Gordon Brown finished 2007 looking like a man who spent a decade trying to reach his own private parts to suck them, only to discover he had to suck someone else's, George Bush's.
He might have won the job he so desperately wanted, yet he may still be happy to see the back of 2007 with its blazing headlines still branding his mistakes into his grim furrowed brow: cancelling the autumn election while still ahead, lacking foresight to prevent the disastrous Northern Rock debacle, forcing budget cuts that led to the loss of millions of peoples' data, not noticing a dodgy donor in disguise, the little shop of political horrors crashed down round the PM's ears and the list is endless. But to coin an old New Labour triumphalist song, things can only get better for Mr Brown in 2008.
Smug little David Cameron will not be wishing Mr Brown a happy new year. No siree. He'll be hoping the headline writers continue to find plenty of gaffes, banana skins and downright ineptness to scorch Mr Brown's bright red backside with.
Because, oh yea! Hear ye! Hear ye! If you didn't already know, where have you been? The immensely popular young fresh-faced Etonian Tory leader's fortunes have been boosted a hundred fold during Mr Brown's disastrous year, and Mr Cameron with his able assistant former red top rag editor Rob McLynchem has made the most of his opportunities with the headlines ringing out: Brown Keeps Boob Boob Boobing Along, Brown Down and Out, Brown Beaten Black and Tory Blue, and Brown's-a-Dong-a-Ding Gone.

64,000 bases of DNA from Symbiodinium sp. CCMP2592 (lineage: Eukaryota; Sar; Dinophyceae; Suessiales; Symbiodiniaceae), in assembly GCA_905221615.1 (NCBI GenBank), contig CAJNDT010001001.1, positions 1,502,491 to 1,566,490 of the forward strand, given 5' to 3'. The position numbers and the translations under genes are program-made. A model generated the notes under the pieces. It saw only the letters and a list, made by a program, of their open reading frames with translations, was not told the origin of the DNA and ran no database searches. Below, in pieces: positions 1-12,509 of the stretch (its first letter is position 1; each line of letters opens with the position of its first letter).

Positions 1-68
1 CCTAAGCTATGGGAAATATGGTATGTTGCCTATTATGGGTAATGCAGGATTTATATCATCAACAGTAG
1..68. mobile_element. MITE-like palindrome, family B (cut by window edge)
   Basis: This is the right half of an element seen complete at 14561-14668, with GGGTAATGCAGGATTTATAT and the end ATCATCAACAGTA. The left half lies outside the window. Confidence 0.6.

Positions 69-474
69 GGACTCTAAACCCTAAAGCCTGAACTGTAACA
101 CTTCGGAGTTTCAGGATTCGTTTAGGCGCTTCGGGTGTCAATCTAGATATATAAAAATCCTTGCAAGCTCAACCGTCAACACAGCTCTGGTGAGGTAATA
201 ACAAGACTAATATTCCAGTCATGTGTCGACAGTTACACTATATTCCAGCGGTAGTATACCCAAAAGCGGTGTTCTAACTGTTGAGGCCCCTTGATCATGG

The real battlefield is of course in the capital where the battle between populist Ken Livingstone, for Labour, and self-publicist Boris Johnson, for the Tories, will provide huge headlines.
David Cameron will need to see great results to pump up Tory hopes that they can actually win the next general election despite being underdogs for so long notwithstanding the recent revival.
Not surprisingly, the embattled prime minister has an immense amount to lose. Commentators expect Labour to be the overall biggest losers, and that would be gloomy news for Mr Brown who hoped his government had no connection with the disastrous blood lust of the Blair years.
Massive losses and rumours he will lose a general election could lead to revolt within Labour as backbenchers see their political careers slipping away. There has even been talk of mutiny.
Can you recognize a media band wagon when you see one? Do you know anyone who reads this rubbish? It's more than likely that you do.